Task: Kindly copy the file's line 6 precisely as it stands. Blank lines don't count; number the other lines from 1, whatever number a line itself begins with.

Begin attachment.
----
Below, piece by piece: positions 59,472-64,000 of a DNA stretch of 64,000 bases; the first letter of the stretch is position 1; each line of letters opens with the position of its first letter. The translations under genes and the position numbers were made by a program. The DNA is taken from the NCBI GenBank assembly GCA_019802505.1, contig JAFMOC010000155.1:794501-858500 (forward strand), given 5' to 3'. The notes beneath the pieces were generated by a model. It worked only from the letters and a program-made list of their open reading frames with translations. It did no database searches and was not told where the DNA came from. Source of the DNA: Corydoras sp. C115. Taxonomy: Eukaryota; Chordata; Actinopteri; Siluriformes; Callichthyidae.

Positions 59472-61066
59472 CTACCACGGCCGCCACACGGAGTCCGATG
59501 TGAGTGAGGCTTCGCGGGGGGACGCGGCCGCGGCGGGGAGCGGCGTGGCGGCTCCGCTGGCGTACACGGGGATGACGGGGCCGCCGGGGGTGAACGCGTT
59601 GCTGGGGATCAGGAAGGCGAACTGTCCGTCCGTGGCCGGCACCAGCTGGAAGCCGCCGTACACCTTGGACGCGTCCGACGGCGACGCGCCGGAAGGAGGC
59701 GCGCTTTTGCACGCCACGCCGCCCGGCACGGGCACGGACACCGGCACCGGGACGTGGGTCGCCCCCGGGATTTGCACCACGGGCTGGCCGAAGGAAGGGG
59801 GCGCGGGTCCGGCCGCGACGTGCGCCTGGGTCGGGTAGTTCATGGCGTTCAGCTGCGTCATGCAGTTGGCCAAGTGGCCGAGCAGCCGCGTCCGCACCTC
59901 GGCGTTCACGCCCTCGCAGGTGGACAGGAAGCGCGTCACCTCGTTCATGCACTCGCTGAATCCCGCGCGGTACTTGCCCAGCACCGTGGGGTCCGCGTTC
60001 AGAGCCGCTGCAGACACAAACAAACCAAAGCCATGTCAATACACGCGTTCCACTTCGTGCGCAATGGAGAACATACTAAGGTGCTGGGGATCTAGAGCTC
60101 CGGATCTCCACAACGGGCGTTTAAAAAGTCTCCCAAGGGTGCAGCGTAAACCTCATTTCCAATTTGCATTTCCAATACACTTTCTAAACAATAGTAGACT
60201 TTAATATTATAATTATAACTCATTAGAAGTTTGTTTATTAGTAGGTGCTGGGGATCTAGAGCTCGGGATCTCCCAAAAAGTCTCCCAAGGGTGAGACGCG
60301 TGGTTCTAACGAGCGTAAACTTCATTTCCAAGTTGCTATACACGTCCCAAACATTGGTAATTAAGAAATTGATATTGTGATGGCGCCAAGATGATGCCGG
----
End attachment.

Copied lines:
59701 GCGCTTTTGCACGCCACGCCGCCCGGCACGGGCACGGACACCGGCACCGGGACGTGGGTCGCCCCCGGGATTTGCACCACGGGCTGGCCGAAGGAAGGGG